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Contributions to college savings plans are increasing as inflation moderates

by SuperiorInvest

Contributions to 529 college savings programs fell late last year and early this year, according to industry data, as consumers saved less overall and struggled with high inflation. However, posts seem to be picking up again in recent months.

State-backed savings accounts, named after a section of the tax code, can be used to pay for educational expenses, especially college costs. Money deposited in the accounts grows tax-free and is withdrawn tax-free when spent on eligible expenses such as tuition, room and board, and books.

In the first three months of the year, estimated net inflows to 529 savings plans — contributions minus withdrawals — totaled $1.6 billion, down from more than $3 billion a year earlier, according to ISS Market Intelligence, a financial research and analysis firm. Still, that was an improvement from the fourth quarter of 2022, when net inflows were $1.5 billion. And those fourth-quarter inflows were well below the more than $4 billion in the same period in 2021.

The drop in contributions was the result not only of lower overall savings and high inflation, but also of the post-pandemic reopening of the economy, which has released pent-up demand for spending, Paul Curley, director of savings research at ISS, said in an email.

It didn’t help that last year was a dismal year for investors, including those with money in 529 plans. Losses in 529 plans particularly hit families with children who were already in college or just starting college and had little time for their assets to recover.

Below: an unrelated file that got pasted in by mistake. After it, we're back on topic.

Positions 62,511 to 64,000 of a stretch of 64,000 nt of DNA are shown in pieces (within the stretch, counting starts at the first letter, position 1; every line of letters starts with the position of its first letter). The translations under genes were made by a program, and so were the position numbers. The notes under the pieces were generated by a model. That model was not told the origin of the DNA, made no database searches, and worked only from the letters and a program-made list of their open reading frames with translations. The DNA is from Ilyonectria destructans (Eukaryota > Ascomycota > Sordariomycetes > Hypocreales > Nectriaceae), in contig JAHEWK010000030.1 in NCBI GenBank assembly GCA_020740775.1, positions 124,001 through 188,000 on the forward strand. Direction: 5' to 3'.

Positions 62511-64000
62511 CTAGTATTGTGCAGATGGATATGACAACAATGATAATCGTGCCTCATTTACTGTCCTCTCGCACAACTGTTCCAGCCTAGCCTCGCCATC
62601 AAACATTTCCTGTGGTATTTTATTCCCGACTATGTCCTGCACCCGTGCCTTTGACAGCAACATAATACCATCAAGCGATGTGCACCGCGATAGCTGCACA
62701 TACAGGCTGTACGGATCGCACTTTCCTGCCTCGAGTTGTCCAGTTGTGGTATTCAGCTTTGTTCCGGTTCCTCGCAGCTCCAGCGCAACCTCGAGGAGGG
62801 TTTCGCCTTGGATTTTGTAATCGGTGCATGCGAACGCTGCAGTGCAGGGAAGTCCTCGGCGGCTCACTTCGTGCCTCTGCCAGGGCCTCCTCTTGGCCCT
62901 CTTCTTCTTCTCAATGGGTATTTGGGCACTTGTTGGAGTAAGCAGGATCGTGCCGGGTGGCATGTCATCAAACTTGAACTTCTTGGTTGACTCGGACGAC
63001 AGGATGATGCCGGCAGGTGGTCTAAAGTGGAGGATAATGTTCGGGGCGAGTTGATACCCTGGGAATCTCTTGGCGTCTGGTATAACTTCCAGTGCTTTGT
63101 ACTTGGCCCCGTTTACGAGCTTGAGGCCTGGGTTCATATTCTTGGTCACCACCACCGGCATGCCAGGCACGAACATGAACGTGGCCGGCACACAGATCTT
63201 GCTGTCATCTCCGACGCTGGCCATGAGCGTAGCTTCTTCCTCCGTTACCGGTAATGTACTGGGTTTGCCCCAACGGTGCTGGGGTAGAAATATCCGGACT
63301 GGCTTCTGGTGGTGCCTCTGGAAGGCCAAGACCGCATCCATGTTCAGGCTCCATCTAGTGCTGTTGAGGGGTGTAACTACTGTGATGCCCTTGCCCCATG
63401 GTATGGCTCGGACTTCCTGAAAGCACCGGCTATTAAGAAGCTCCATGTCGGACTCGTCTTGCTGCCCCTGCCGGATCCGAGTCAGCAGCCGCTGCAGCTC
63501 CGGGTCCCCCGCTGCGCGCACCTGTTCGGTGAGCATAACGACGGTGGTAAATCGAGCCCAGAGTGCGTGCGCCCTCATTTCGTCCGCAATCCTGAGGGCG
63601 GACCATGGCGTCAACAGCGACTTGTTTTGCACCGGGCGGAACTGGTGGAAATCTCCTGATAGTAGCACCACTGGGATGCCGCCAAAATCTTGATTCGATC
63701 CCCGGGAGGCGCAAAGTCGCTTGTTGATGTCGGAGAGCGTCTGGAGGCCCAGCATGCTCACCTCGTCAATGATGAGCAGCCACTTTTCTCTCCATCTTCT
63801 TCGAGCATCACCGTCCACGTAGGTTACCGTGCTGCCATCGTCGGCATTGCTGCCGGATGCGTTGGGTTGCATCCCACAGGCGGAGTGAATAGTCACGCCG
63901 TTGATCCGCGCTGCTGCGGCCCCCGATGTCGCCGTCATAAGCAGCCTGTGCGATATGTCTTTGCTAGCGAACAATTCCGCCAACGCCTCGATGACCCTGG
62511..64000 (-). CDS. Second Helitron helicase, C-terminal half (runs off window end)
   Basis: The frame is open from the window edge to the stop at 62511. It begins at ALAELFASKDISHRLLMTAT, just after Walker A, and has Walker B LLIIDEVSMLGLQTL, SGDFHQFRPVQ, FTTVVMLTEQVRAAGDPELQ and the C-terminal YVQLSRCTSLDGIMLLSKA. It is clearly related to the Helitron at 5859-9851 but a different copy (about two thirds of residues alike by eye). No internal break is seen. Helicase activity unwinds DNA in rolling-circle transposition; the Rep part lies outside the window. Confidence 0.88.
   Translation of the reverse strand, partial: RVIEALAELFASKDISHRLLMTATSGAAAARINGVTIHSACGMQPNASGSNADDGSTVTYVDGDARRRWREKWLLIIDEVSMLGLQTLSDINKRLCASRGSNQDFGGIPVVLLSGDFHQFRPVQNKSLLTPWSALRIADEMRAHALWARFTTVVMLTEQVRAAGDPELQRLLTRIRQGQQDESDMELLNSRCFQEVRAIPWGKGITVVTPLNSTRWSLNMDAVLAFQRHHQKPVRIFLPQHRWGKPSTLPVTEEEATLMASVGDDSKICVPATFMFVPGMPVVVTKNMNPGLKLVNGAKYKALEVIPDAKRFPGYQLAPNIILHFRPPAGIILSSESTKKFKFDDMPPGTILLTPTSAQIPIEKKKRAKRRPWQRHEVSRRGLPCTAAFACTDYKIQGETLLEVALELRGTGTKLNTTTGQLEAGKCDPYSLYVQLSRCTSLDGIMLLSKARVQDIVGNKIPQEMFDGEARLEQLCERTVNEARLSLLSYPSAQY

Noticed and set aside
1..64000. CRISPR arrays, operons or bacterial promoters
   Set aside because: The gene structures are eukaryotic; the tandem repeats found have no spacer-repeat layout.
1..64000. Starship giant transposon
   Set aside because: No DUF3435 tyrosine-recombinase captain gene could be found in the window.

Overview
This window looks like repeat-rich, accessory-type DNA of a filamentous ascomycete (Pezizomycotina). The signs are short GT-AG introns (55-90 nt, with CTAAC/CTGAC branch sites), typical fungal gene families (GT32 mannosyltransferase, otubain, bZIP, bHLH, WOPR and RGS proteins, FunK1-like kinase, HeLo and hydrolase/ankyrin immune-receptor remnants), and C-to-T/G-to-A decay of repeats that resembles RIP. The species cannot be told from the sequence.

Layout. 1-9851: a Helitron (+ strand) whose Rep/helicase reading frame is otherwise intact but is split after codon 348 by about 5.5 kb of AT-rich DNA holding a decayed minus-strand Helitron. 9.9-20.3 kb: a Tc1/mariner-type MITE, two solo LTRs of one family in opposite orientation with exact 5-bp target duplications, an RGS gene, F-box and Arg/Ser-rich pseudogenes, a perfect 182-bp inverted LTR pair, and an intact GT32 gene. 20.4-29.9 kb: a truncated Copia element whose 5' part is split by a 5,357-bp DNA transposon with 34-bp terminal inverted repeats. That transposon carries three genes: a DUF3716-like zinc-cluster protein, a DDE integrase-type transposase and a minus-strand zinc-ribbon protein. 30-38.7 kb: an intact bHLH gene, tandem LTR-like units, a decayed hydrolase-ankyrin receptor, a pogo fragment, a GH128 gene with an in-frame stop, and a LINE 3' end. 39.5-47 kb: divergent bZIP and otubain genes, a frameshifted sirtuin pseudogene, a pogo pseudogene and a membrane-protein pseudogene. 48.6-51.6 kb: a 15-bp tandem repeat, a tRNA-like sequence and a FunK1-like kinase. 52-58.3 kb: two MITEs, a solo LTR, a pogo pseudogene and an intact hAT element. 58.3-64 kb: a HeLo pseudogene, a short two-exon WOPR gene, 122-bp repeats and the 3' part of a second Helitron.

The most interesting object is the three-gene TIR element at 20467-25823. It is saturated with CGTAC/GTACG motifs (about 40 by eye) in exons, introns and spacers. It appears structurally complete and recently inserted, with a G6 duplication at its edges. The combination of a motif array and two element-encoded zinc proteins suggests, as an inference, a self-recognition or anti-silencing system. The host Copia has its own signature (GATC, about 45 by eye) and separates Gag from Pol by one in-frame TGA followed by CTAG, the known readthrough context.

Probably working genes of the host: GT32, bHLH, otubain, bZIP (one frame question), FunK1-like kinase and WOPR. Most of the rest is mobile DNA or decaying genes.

“People may contribute less when they feel less wealthy,” said Pam Lucina, senior director of fiduciary services at Northern Trust, a financial services company.

Stock market gains this year, along with slowing inflation, have encouraged families to put more money into 529s, Mr. Curley said.

Rachel Biar, president of the College Savings Plans Network, a group of state 529 plan administrators, said last year “was a challenging year.” But she added, “We’re seeing contributions coming back.”

For example, contributions to the Nebraska 529 plan, which Ms. Biar oversees as assistant state treasurer, rebounded to nearly the same level as a year ago, she said.

Despite market volatility, Joel Dickson, global head of advisory methodology at Vanguard, said the fundamental value of 529s as a tax-advantaged way to save for education hasn’t changed.

“It still makes a lot of sense,” he said.

An annual survey at Edward Jones shows that while respondents want to save for college, two out of three don’t know what a 529 plan is, said Steve Rueschhoff, director of managed investments at the company.

Overall, the 529 plan assets, reflecting deposits and investment gains, totaled nearly $409 billion in the first quarter of this year — down from $432 billion a year earlier, but up more than 5 percent from $388 billion at the end of 2022.